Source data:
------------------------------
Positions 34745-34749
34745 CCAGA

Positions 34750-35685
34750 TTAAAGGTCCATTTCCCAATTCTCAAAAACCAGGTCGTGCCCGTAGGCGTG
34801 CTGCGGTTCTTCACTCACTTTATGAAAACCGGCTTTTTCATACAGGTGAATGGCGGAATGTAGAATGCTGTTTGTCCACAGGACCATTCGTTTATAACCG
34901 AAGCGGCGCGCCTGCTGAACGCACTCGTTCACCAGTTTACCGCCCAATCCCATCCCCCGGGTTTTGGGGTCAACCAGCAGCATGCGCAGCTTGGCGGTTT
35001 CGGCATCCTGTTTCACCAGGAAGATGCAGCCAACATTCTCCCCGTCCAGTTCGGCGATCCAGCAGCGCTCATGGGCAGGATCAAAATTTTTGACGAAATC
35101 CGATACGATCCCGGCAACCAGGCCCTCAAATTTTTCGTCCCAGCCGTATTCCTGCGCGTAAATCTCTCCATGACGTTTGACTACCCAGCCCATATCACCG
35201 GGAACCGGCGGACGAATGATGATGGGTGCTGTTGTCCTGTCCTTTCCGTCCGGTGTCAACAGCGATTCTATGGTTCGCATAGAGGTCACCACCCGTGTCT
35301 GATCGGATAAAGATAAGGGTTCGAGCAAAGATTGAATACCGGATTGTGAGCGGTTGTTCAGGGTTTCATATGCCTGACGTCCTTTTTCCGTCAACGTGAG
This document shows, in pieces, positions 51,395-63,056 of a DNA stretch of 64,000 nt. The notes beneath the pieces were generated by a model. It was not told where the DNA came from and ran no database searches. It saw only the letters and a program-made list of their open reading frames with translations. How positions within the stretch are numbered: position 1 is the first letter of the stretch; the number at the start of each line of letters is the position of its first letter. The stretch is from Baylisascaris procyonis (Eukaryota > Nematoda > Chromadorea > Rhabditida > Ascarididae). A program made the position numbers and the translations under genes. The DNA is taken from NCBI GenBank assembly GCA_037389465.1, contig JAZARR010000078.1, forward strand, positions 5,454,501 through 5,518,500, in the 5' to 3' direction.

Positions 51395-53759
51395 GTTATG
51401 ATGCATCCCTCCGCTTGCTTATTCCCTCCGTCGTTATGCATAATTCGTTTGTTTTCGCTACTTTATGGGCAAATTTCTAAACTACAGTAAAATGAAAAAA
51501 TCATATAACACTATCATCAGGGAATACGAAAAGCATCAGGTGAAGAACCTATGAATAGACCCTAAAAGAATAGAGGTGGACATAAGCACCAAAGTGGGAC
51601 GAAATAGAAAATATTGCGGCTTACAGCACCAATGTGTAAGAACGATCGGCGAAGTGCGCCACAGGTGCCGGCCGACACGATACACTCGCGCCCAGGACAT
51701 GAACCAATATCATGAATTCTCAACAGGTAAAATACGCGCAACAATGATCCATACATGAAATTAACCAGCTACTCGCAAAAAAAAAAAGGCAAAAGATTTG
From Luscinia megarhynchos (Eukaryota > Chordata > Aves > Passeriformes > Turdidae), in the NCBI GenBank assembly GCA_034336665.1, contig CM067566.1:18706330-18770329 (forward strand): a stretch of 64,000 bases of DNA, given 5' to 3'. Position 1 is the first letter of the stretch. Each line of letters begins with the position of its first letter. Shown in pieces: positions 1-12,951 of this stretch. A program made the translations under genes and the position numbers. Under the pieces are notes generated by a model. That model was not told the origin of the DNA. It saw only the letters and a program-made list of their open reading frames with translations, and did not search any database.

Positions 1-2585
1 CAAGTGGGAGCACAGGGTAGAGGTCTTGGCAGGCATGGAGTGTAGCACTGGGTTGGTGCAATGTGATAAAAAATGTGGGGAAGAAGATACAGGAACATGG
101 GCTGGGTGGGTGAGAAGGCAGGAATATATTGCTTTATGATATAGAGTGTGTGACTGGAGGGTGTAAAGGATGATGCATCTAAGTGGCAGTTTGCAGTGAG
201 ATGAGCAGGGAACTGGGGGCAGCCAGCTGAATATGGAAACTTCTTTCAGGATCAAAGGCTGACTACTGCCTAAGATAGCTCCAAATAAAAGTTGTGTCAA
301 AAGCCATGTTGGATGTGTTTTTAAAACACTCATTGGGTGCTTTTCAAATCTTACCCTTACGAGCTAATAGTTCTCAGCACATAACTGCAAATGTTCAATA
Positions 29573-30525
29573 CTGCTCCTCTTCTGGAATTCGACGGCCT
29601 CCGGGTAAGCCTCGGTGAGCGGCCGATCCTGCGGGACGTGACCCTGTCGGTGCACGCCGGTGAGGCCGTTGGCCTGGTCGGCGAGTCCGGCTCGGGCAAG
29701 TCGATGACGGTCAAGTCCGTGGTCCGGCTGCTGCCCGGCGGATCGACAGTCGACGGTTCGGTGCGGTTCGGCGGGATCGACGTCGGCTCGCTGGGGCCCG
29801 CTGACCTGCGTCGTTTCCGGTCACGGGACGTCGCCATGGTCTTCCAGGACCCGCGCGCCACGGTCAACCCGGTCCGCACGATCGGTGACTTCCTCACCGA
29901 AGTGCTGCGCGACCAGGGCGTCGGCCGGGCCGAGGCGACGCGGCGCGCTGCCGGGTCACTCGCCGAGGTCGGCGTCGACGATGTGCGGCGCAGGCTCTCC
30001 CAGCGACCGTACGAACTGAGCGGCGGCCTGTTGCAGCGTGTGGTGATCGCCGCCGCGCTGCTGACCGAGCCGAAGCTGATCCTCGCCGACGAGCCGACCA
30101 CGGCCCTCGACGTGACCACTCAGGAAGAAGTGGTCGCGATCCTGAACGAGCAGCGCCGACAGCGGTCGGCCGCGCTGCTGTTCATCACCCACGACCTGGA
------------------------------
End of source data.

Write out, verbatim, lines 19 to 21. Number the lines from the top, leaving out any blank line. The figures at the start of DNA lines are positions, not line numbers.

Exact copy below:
Positions 1-2585
1 CAAGTGGGAGCACAGGGTAGAGGTCTTGGCAGGCATGGAGTGTAGCACTGGGTTGGTGCAATGTGATAAAAAATGTGGGGAAGAAGATACAGGAACATGG
101 GCTGGGTGGGTGAGAAGGCAGGAATATATTGCTTTATGATATAGAGTGTGTGACTGGAGGGTGTAAAGGATGATGCATCTAAGTGGCAGTTTGCAGTGAG